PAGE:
Market Snapshot: Legislation drives change for NYC hotels

New York City’s return to hospitality dominance has been a race rather than a slow-and-steady climb—and new legislation could help drive both demand and profitability.

Legislation and Hospitality

Local Law 18, also known as the Short-Term Rental Registration Law, was adopted in 2022 and went into effect in September 2023. According to the Mayor’s Office of Special Enforcement, the law requires short-term rental hosts to register with the OSE and prohibits booking service platforms like Airbnb, VRBO or online travel agencies from processing transactions for unregistered short-term rentals. The OSE also will maintain a list of buildings where short-term rentals are prohibited. 

According to JLL’s State of the Lodging Industry November 2023 report, the law is likely to cut the city’s existing short-term rental supply by 70 percent. This, in turn, could drive as many as 2.2 million additional room nights for 2024, or an additional 4.3 percentage points in occupancy and $380.4 million in revenue. 

Kevin Davis, Americas CEO at JLL Hotels & Hospitality, estimated that the law took the city’s Airbnb stock from 35,000 to fewer than 500 accommodations. “Many people that would have otherwise stayed in [an] Airbnb are now staying in hotels,” he said. “This is not just a passing fad. This is a trend which we expect will continue for the next several years.”

Aggressive Numbers

According to JLL’s State of the Lodging Industry November 2023 report, total visitation to the city is expected to reach 70 million by the end of 2024, exceeding the 2019 peak by 4.5 percent. Year-to-date revenue per available room exceeded 2019 levels by 12.3 percent in October, particularly in the luxury segment, and recovered 112 percent compared to October 2019.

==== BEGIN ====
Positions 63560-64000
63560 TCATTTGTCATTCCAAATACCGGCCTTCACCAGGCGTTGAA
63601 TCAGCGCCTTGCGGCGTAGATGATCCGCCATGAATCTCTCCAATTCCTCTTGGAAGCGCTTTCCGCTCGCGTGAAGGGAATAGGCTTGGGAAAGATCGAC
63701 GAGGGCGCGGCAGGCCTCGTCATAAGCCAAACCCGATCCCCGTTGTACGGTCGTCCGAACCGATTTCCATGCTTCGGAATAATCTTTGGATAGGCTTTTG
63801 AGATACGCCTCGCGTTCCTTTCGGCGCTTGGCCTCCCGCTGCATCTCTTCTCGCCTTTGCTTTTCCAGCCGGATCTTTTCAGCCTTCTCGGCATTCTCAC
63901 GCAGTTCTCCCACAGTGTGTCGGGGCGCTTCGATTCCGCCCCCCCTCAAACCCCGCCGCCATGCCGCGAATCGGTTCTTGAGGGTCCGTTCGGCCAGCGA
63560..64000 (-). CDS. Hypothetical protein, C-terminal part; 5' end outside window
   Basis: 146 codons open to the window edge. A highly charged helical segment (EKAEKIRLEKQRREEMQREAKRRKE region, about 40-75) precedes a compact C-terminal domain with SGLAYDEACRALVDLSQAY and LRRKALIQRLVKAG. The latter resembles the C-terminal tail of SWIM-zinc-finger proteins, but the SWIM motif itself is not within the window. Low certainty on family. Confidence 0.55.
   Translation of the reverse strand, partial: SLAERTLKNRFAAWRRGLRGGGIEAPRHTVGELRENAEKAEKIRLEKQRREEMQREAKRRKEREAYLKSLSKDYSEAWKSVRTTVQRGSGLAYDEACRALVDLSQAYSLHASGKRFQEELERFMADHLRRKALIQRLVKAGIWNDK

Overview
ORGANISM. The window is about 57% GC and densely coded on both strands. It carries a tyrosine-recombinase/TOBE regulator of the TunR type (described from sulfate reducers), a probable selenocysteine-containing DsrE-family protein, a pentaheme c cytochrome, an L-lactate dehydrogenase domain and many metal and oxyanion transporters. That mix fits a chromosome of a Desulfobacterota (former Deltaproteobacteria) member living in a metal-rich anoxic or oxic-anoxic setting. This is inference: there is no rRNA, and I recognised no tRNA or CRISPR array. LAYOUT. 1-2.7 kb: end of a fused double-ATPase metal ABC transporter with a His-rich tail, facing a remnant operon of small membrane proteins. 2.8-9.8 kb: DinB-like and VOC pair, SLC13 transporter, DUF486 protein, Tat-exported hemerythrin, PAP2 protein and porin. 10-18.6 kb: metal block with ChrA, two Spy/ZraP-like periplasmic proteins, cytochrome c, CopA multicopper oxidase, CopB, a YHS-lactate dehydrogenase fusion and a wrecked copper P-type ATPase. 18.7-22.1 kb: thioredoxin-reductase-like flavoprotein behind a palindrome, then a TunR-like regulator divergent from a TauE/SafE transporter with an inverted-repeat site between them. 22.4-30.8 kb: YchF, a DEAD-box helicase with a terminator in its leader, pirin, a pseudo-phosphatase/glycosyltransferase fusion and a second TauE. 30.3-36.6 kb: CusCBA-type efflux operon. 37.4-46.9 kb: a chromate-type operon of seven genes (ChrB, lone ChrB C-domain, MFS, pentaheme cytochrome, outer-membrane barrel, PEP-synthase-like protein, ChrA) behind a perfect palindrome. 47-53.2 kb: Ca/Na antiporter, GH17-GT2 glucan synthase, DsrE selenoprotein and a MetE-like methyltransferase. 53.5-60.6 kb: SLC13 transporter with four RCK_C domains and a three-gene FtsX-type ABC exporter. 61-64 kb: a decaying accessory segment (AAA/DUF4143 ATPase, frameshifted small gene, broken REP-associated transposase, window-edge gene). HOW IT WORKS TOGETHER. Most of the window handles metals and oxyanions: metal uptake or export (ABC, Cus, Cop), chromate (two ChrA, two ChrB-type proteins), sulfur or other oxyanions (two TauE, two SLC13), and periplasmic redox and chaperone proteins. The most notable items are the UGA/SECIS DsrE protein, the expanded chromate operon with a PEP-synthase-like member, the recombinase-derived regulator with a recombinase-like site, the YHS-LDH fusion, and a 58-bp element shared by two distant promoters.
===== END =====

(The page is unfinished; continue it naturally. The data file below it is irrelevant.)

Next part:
Hoteliers, Davis said, have been “aggressive” at raising rates in the city, but that aggression has meant that occupancy is still below 2019 numbers. “I think we will start to catch up,” he added.

Owners have been similarly aggressive, driving $2.8 billion in hotel transactions in the city for the first 10 months of 2023. Davis noted a return of foreign capital investing in the city’s hotels, a trend that he expects to continue. “We expect that there will be more transactions, more hotels that sell in 2024, in part propelled by strong economic performance, and what we hope will be an improved capital markets environment that will facilitate more trades taking place.” 

Amended Development 

Another piece of legislation that restricts new construction also may promote hotel transactions. The 2021 Citywide Hotels Text Amendment requires developers secure a special permit to build a hotel anywhere in the five boroughs—a hurdle that Davis thinks could limit new hotel construction. 

The pipeline, as of Q3, is still strong, especially when compared to other domestic markets. According to the third quarter United States Construction Pipeline Trend Report from Lodging Econometrics, as of Sept. 30, New York City had the greatest number of projects under construction in the country at 46 hotel projects with 8,386 rooms. By late November, that number had shrunk to 42 hotels with 7,364 rooms, said Bruce Ford, senior vice president, director, global business development at Lodging Econometrics.